On 4 April 2007, the Dutch Cabinet agreed to proposed legislation designed to implement the European Directive on Data Retention, a directive that requires member countries to set statutory retention of telephone and Internet traffic data.22 The legislative proposal sets the retention period at 18 months, a period the Ministry of Justice says is needed to accommodate the needs of police and judicial authorities.23 The CBP has criticised the proposed legislation, saying the need for a retention period of 18 months has not been demonstrated satisfactorily.24 The CBP argues, "retaining historical telephone and Internet information on every citizen in the Netherlands is an extremely radical measure whose need must be demonstrated irrefutably."25 The CBP has also criticised other aspects of the proposed legislation, including the categories of information that must be retained, the parameters for access to information currently in the bill, and the lack of control mechanisms for the lawful use of information.26

On 22 May 2008, the Dutch House of Representatives passed the Telecommunications Data Retention Act (Wet Bewaarplicht Telecommunicatiegegevens), which amended the data retention period from 18 months in the first draft to 12 months.27 The Act has been sent to the Senate for review. The Senate's Justice sub-committee found a lack of documentation for the necessity and proportionality of the Data Retention Act, and agreed to a hearing with an independent expert to address issues of technical feasibility. Specifically, Senators were concerned about the compatibility of the Act with Article 8 of the European Convention on Human Rights, the reimbursement of the costs for Internet Service Providers, and the security measures concerning the retained data.28 The law29 was approved by the Senate and went into force on 1 September 2009.30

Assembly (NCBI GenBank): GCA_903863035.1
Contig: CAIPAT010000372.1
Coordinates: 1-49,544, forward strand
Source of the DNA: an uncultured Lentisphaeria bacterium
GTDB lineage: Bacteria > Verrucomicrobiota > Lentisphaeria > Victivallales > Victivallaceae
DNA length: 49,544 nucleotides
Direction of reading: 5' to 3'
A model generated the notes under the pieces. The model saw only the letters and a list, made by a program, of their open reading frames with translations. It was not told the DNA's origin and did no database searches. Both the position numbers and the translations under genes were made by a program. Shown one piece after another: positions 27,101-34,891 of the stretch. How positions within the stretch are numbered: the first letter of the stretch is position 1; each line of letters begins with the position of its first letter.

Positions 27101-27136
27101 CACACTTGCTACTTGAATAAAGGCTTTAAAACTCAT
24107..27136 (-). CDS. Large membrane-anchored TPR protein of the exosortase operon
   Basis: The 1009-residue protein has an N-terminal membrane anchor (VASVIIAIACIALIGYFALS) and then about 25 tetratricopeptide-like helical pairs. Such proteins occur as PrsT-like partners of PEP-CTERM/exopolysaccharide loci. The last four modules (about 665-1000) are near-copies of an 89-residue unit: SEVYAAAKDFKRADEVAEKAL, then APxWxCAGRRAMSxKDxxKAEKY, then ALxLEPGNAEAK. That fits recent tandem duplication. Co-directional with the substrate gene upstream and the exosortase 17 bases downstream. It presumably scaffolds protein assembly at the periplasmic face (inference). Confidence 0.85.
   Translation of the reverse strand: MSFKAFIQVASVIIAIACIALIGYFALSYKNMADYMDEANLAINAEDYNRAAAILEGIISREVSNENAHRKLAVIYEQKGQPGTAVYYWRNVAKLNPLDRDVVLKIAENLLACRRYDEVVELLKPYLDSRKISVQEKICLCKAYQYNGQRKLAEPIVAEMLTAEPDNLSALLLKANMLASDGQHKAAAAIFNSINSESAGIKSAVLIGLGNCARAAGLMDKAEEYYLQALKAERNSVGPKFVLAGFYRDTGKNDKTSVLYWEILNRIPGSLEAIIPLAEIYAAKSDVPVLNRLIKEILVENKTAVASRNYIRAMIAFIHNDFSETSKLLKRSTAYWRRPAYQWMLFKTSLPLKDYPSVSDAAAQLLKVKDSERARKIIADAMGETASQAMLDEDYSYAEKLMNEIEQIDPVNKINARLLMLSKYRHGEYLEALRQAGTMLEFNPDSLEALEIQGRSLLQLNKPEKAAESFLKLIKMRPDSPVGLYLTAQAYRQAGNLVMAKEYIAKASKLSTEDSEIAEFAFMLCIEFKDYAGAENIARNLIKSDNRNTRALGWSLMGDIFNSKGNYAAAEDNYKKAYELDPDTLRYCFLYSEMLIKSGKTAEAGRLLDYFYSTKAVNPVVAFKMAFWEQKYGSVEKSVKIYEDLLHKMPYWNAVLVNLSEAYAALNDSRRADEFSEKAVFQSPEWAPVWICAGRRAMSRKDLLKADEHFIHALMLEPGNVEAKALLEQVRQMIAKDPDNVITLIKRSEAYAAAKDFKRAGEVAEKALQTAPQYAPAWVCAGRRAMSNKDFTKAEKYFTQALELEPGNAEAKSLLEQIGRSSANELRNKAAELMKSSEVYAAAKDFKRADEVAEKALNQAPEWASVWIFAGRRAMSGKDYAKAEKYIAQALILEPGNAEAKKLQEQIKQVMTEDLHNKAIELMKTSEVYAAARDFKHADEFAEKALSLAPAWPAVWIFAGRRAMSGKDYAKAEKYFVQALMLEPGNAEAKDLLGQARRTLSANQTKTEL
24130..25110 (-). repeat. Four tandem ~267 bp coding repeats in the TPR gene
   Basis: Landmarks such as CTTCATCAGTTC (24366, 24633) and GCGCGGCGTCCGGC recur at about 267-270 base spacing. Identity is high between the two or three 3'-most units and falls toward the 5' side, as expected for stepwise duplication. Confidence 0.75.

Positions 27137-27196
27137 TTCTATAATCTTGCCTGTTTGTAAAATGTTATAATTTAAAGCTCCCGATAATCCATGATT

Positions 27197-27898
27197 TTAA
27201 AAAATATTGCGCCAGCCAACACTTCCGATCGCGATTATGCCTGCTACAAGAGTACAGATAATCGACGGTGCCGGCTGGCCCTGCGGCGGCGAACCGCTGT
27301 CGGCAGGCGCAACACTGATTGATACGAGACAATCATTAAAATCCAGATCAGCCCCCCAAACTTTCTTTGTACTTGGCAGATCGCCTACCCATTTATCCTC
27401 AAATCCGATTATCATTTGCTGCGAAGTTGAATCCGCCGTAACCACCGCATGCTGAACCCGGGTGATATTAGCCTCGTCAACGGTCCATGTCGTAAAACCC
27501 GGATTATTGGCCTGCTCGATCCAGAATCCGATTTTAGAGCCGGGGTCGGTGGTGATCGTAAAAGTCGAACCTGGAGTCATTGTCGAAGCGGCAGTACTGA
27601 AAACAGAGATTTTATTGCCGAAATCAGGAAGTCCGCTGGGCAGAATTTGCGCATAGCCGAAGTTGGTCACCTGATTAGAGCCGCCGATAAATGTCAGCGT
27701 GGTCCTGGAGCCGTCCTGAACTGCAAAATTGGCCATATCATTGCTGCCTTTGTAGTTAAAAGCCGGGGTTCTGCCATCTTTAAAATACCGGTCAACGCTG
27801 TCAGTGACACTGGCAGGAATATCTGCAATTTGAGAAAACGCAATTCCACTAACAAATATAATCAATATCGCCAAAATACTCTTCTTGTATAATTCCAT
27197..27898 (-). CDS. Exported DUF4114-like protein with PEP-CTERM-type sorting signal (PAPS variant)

National databases for law enforcement and security purposes

No specific information has been provided under this section.

National and international data disclosure agreements

No specific information has been provided under this section.

Cybercrime

No specific information has been provided under this section.

Critical infrastructure

No specific information has been provided under this section.

Territorial privacy

Video surveillance

As of 2004, the use of covert video surveillance in public places requires notice. The Hidden Camera Surveillance Act 2003 (Heimelijk Cameratoezicht) makes it unlawful to use hidden cameras in public places without notification. The use of hidden cameras in the workplace remains lawful if there is suspicion of criminal behaviour and if workers are notified. Journalists can still use hidden cameras for their work. In April 2005, the House of Representatives passed the Camera Surveillance Act, which allows images to be retained for up to four weeks and also facilitates the use of cameras for law enforcement purposes, whereas before the main purpose of camera surveillance was keeping public order.

Location privacy (GPS, mobile phones, location based services, etc.)

In December 2007, several professors of information technology advised the government to pay explicit attention to privacy concerns when developing plans for the new pay-per-kilometre car tax system. Specific concerns included collecting more (personal) data than was technically needed to run the system and using the data for purposes other than those for which was collected.31